Home New mexico tax Growing Forward: Day 1 of Adult Sales

Growing Forward: Day 1 of Adult Sales

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As expected, many cannabis dispensaries in New Mexico lined up and one company kicked off the first day of recreational cannabis sales at midnight. New Mexico customers made more than $5 million in cannabis sales, medical or recreational, during the first weekend of legal adult-use sales, according to state regulators.

Growing Forward, the collaborative cannabis podcast between NM Policy Report and New Mexico PBS was on the ground on opening day to talk to dispensary operators and new customers about what legalization means to them.

To mark the occasion, Governor Michelle Lujan Grisham visited Everest Apothecary in Albuquerque. Lujan Grisham greeted the dozens of people online and then spoke to reporters about the historic day.

“That’s what the New Mexicans said they wanted,” Lujan Grisham told reporters. “They said they wanted it long before I raced.”

The dispensaries that opened their doors to adult cannabis users were largely legacy cannabis producers who had been licensed by the state’s medical cannabis program for nearly a decade or more. But a newly licensed business, Carver Family Farm, was able to grow enough cannabis to open on April 1.

Andrew Brown, co-owner and cultivation manager of Carver Family Farm, told Growing Forward that his business is doing well under the state’s requirement that micro-enterprises like his have no more than 200 plants. mature. But, Brown said, a provision in the law made it impossible to wholesale products like Carver Family Farm from other, larger companies.

“We’re understaffed, so we’re not too worried about the number of plants, Brown said. “It’s just a kind of offensive in a capitalist society that we can’t buy in bulk.”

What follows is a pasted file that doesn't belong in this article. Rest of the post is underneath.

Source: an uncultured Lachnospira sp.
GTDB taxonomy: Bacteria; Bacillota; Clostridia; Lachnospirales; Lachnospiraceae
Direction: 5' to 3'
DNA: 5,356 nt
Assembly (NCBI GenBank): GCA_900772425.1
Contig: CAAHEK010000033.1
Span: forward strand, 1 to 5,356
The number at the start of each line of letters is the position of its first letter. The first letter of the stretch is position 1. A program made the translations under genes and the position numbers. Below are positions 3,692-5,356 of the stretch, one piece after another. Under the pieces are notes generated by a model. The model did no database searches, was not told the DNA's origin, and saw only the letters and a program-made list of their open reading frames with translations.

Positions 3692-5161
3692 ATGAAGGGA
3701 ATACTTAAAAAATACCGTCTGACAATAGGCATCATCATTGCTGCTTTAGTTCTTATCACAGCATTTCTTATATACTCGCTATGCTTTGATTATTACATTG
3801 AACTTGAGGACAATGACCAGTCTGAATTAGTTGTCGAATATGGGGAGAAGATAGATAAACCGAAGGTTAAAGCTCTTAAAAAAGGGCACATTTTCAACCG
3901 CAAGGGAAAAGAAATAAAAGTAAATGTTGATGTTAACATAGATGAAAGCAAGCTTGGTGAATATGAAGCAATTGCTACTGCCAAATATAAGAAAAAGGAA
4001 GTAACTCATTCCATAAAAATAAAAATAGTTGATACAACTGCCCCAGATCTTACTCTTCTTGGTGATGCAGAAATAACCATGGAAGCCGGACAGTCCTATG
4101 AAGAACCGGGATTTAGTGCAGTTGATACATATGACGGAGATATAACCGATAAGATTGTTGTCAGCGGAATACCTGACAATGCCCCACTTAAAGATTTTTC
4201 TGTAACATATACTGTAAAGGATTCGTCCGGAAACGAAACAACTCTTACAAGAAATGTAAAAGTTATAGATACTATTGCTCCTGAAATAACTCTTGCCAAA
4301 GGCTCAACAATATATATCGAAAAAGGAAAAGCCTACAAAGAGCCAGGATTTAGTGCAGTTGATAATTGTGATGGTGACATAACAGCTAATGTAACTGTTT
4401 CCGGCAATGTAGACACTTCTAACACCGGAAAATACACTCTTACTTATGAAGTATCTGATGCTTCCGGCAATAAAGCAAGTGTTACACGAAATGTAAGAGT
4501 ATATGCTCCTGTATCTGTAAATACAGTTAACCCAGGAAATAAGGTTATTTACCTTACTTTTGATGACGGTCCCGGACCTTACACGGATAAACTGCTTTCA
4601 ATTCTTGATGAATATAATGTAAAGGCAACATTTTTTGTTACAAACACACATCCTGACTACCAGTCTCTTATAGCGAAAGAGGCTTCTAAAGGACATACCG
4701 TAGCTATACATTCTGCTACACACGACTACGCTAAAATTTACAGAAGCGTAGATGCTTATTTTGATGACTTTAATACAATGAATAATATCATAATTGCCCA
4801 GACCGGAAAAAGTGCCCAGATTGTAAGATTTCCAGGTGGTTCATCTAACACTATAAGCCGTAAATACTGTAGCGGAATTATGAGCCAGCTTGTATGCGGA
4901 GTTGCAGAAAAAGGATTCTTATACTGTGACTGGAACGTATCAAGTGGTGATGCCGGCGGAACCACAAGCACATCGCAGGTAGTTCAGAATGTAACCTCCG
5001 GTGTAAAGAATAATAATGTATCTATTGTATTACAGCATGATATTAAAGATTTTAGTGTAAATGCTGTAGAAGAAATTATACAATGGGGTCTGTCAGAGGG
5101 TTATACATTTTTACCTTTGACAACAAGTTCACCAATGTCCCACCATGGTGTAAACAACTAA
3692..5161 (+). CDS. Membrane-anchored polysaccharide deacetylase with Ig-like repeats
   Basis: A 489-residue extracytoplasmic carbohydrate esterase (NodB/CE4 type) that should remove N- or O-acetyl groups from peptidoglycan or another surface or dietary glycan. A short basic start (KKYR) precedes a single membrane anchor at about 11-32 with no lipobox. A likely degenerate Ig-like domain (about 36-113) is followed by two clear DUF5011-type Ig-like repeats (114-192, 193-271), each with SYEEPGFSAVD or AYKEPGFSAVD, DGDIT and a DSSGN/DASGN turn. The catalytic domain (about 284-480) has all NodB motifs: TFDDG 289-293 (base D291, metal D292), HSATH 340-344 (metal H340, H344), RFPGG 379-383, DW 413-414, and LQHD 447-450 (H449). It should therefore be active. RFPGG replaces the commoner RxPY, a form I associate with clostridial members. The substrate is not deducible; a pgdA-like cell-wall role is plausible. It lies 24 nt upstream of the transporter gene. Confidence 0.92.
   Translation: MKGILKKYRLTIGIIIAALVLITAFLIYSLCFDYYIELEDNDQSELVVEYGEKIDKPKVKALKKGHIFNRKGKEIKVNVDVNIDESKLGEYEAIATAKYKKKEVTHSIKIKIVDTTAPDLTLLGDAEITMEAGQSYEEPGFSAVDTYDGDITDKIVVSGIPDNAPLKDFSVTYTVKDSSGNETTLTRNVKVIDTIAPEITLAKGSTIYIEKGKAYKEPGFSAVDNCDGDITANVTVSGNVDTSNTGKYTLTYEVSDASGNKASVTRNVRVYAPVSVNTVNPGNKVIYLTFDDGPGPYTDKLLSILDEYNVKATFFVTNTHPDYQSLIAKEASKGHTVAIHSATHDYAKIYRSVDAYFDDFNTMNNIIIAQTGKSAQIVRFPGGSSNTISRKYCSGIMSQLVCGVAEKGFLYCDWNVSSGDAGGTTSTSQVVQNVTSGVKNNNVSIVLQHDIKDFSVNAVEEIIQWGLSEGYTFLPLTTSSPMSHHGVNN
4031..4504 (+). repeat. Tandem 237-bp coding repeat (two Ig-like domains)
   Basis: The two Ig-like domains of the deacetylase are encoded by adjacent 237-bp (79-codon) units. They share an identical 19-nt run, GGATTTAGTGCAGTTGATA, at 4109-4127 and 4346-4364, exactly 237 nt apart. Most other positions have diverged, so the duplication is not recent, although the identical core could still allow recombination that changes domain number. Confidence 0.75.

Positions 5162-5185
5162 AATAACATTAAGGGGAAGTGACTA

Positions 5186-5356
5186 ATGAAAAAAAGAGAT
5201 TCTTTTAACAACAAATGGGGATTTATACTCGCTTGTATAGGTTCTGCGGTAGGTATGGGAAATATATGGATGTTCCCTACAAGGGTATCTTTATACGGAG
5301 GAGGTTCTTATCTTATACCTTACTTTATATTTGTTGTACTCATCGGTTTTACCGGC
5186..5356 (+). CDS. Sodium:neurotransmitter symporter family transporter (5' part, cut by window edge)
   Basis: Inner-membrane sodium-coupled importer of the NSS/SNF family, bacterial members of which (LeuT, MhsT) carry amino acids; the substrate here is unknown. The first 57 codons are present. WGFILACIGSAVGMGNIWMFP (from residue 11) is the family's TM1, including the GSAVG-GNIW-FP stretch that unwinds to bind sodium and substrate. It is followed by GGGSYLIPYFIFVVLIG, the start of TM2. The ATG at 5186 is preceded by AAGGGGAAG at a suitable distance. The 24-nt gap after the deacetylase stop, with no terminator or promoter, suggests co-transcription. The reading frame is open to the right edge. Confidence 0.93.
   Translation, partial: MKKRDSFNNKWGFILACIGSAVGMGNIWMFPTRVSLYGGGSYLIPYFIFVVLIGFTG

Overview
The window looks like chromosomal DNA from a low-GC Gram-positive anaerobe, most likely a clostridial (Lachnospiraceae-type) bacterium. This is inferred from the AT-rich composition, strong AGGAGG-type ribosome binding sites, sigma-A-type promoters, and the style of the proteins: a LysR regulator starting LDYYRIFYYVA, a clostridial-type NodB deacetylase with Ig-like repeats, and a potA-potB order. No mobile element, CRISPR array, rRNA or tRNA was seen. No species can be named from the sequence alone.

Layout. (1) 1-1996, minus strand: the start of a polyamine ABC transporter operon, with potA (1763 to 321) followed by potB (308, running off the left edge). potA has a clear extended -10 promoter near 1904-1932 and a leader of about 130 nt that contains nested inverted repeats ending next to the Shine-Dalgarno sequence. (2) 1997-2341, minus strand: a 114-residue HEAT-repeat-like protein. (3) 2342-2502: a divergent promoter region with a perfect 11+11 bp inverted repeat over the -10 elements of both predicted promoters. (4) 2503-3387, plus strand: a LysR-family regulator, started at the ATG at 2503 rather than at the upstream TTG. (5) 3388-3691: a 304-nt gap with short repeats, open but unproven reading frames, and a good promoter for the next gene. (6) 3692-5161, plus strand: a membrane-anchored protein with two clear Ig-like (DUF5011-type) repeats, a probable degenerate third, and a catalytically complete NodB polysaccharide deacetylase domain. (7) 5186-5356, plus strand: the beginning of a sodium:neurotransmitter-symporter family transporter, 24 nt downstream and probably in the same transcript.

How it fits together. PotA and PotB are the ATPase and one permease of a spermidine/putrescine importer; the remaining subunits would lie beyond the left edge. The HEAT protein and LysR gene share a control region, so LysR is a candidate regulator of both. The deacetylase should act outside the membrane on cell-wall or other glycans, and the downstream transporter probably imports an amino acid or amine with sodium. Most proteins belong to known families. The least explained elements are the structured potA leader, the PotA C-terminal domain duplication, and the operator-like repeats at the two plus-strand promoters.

Some cannabis producers in New Mexico have expressed concern about the possibility of medical cannabis shortages due to increased sales for recreational purposes. And many dispensary operators who spoke to Growing Forward said the wholesale cannabis market in New Mexico is essentially non-existent, as many growers are holding onto their supply until it’s clearer what the market will be. real demand.

Robert Jackson, executive director of Seven Point Farms, a cannabis company that opened its first dispensary in Albuquerque on April 1, said the first day of adult-use sales was “wild” but that his company said the was preparing.

“We’re lucky to be an established grower and we’ve really focused on cultivation, so we’re pretty confident that we can weather a big storm of shortages if that happens,” Jackson said.

But, Jackson said, his phone had been “ringing nonstop” from potential cannabis retailers looking for something to sell.

“There are a lot of people putting a lot of money into opening these stores and they don’t have product,” Jackson said.

New Mexico Deputy Superintendent of Regulation and Licensing Victor Reyes told Growing Forward that the first day of sales was a success.

What we’re seeing is New Mexicans coming out to support New Mexico businesses, and there’s a lot of excitement there,” Reyes said. “We are truly grateful for the partnership we have had with members of the industry, with companies both in preparation and in deployment today.”

Revenue from the state’s cannabis excise tax is expected to generate approximately $50 million in revenue for the state.

Listen to the full episode of Growing Forward below.